Part 2: Technical Definitions and (Some) Implementation

In my last post, we introduced the concept of optimizing an AirBnB listing using a statistical technique called Multi-Armed Bandits. In this post, we’ll refine the problem with more technical language and implement a bandit with Python that can interact with the AirBnB listing. But first, some definitions:

  • Message: the content that gets displayed to users.
  • Variables: the various “knobs” we can turn to alter the message— title, description, photos, captions, pricing… etc.
  • Variant: a particular combination of variable settings present in the message. In the language of multi-armed bandits, a variant is also called an arm.
  • Reward: a measurable (and possibly noisy) signal indicating the result of a variant’s application.
  • Context: variables we observe every trial that may impact a user’s behavior—day of the week, month of the year, etc.
  • Agent: the algorithm that decides which variant to present at the start of each trial. We’ll be using contextual bandits. Technically, the agent is responsible for learning a policy, which maps states to actions.
  • Trial: When a user encounters the listing (with a variant of the message selected by the agent) and the reward is measured.

Our goal is to develop an agent that learns from past trials to select the variant with the highest expected reward.

But What Are We Actually Optimizing?

In order to make this setup work, we need to we have a couple things:

  1. Variables that actually impact the reward and can be altered at the start of a trial
  2. A measurable reward signal correlated to something we care about (has specific business value)

This requires us to understand the guest “journey” as they interact with AirBnB and decide to spend their money or not—as well as understanding the metrics and key performance indicators that hosts use to evaluate listing performance.

Based on my own use of AirBnB for personal and work travel, a typical user’s experience follows this pattern:

  1. Open the AirBnB app or website
  2. Enter some search parameters (e.g. travel date and number of guests)
  3. Select some filter parameters (e.g. amenities, instant-book, superhost)
  4. Scroll through the results and maybe thumb through some photos
  5. Click on listings that catch my eye, thumb through their photos and read the listing description and host bio
  6. “Favorite” my top candidates
  7. Review the candidates and book one of them
  8. Message the host if necessary
Android app: Search Filters → Results → Listing Details

Remember, we are searching for knobs we can turn for my listing that will influence the user’s search and booking experience. A few things already catch my eye:

  • The first impression a user forms about my listing occurs when they see its card in the search results, which only contains the listing title, cover photo, and nightly price. These will be our three most important variables.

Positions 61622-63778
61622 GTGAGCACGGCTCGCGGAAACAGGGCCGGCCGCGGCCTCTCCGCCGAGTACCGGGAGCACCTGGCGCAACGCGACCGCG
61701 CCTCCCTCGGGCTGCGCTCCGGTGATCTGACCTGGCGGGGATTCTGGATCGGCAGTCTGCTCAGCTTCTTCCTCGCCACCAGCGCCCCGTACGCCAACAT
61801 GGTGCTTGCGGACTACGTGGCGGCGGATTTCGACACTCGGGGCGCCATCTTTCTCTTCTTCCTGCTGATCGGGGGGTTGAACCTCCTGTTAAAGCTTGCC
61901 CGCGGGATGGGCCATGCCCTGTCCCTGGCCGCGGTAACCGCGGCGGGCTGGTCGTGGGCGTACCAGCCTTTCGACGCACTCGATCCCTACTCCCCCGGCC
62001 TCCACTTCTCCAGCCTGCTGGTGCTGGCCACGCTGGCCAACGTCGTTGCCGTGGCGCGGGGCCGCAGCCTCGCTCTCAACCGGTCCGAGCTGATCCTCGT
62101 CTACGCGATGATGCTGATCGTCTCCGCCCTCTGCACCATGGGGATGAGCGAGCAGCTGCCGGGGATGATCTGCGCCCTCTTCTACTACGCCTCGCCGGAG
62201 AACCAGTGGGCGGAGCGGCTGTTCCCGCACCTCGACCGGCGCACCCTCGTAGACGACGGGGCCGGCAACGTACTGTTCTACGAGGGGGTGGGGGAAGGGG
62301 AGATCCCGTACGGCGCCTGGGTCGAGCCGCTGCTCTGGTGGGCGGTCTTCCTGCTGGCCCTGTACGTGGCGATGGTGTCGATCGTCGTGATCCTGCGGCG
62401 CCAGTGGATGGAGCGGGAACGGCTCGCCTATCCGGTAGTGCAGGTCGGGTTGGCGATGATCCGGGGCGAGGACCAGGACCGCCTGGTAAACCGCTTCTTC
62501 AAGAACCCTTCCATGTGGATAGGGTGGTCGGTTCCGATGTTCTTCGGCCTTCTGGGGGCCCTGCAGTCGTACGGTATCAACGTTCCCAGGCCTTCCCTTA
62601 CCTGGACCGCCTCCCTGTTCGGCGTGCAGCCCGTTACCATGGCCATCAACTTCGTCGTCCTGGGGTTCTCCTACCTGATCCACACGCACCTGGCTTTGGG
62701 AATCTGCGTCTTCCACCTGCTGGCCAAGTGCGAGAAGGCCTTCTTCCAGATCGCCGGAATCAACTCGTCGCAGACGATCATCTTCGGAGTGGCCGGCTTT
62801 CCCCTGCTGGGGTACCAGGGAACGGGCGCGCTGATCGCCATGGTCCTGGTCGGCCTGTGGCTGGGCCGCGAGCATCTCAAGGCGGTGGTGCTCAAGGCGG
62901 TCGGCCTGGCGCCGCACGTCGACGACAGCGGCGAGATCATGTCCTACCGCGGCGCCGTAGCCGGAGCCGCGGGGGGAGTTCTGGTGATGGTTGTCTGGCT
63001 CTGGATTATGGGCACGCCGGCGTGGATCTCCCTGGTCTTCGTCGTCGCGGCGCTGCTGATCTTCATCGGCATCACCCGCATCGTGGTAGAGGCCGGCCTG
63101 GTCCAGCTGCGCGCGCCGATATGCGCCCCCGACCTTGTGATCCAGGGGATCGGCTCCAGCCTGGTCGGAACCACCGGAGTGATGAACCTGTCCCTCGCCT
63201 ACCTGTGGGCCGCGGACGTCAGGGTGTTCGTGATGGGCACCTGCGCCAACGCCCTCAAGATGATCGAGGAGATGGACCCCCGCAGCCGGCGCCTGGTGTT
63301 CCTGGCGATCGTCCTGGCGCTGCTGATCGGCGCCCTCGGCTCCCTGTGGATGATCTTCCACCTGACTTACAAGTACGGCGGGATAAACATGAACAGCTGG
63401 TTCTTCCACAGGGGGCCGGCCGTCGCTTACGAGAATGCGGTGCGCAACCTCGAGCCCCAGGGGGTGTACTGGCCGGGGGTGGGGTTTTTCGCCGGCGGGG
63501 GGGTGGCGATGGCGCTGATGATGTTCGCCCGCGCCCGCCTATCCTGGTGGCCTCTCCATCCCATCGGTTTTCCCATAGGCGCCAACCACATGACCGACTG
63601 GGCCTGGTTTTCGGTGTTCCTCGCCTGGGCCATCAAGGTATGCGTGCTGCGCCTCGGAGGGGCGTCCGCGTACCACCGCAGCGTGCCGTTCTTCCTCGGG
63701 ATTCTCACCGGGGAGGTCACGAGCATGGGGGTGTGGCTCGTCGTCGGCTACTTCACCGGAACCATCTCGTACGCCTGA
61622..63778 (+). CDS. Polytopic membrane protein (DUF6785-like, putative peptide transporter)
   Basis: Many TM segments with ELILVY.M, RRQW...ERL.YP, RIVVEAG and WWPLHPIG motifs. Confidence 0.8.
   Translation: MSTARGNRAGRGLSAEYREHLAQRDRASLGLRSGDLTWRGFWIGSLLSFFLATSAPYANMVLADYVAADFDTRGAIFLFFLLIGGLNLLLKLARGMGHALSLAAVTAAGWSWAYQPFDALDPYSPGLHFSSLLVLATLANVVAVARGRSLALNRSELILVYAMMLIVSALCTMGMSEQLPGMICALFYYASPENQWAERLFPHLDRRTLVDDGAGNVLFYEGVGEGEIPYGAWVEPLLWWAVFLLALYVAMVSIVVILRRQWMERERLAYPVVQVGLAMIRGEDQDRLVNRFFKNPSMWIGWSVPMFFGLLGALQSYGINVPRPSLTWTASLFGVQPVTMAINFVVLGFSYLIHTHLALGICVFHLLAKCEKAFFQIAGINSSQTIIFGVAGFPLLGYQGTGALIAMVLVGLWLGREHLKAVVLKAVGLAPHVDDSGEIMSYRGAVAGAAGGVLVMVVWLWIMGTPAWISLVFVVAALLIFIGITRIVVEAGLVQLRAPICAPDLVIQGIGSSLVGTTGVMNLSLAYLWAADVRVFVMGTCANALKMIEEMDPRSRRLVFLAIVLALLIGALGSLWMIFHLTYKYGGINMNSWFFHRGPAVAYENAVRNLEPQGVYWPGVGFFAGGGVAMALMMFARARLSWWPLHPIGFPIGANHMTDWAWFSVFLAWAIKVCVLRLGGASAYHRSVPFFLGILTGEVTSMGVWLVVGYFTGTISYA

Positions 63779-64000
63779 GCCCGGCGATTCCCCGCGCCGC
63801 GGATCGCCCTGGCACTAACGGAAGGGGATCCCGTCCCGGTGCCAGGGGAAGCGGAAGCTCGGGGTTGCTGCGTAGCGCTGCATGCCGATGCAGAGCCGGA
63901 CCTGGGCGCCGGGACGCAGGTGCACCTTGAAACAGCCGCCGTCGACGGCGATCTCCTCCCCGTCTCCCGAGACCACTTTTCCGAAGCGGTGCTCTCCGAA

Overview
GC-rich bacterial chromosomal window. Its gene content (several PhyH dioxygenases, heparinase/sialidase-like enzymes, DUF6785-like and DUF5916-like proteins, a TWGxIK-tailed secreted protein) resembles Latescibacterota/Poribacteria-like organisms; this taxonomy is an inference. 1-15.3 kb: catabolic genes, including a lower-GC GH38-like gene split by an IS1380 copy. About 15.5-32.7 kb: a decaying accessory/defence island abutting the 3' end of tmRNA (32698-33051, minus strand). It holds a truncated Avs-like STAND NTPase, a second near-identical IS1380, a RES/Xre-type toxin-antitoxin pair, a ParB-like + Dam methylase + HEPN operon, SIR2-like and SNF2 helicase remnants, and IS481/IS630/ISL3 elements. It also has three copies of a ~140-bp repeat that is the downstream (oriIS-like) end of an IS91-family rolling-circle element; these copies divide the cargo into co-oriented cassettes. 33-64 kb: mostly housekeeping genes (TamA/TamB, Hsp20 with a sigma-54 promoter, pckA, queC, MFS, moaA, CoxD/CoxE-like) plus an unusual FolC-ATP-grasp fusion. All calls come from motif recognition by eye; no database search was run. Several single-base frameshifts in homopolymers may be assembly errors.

• The room type and city are displayed above the listing title. This probably makes the word “private” in my title redundant. A variant without that word is something our agent could test!
  • Hosting forums often claim that Instant Booking (allowing a guest to book without host approval) improves a listing’s search placement and booking rate. We could test variants that toggle it.
  • A guest has to click + scroll a bit more to find the room description and host bio. While these variables could still be quite influential to our guest, I don’t think they should take priority.

Metrics are things that are measurable, like the number of views my listing gets each day. Key Performance Indicators (KPIs) are metrics or functions of metrics that inform how well the project is meeting its objectives. For me, the top KPIs are average monthly revenue and revenue variance. Here’s what AirBnB gives us on the host performance dashboard:

The AirBnB host performance dashboard

Let’s review some candidate metrics we could use for our reward signal, starting with the three displayed on the AirBnB host performance dashboard:

  • 30-Day Views: I assume this means “how many users clicked into our listing page”, either from web or mobile. From our study of the user conversion funnel, we know that only the listing title, cover photo, and nightly price are displayed to a user before they might do that (if they arrive from the search page). So those are the only three variables we’d get to optimize if we used views as our reward. More importantly, I don’t care about views. I care about consistent monthly revenue. While it’s true that a user can’t book the listing without viewing it, increased viewership is no guarantee of increased booking revenue.
  • 30-Day Bookings: The number of bookings is more directly associated with revenue, but it doesn’t tell me how much each booking is worth. If our agent drops the nightly price to $1, we’d have a ton of bookings but little revenue.
  • Booking Rate: It’s just n_bookings / n_views. This metric seems to capture how well the message in my listing details “sells” my listing to a user.

One easy-to-miss problem: see in the bottom left where it says “Data may be delayed up to 3 days”? That means we must design our agent to handle delayed rewards if we scrape these metrics.

So far, these metrics are pretty lame. We will need to find more granular metrics hidden within the AirBnB API if we are going to make this work.

Reverse-Engineering AirBnB’s API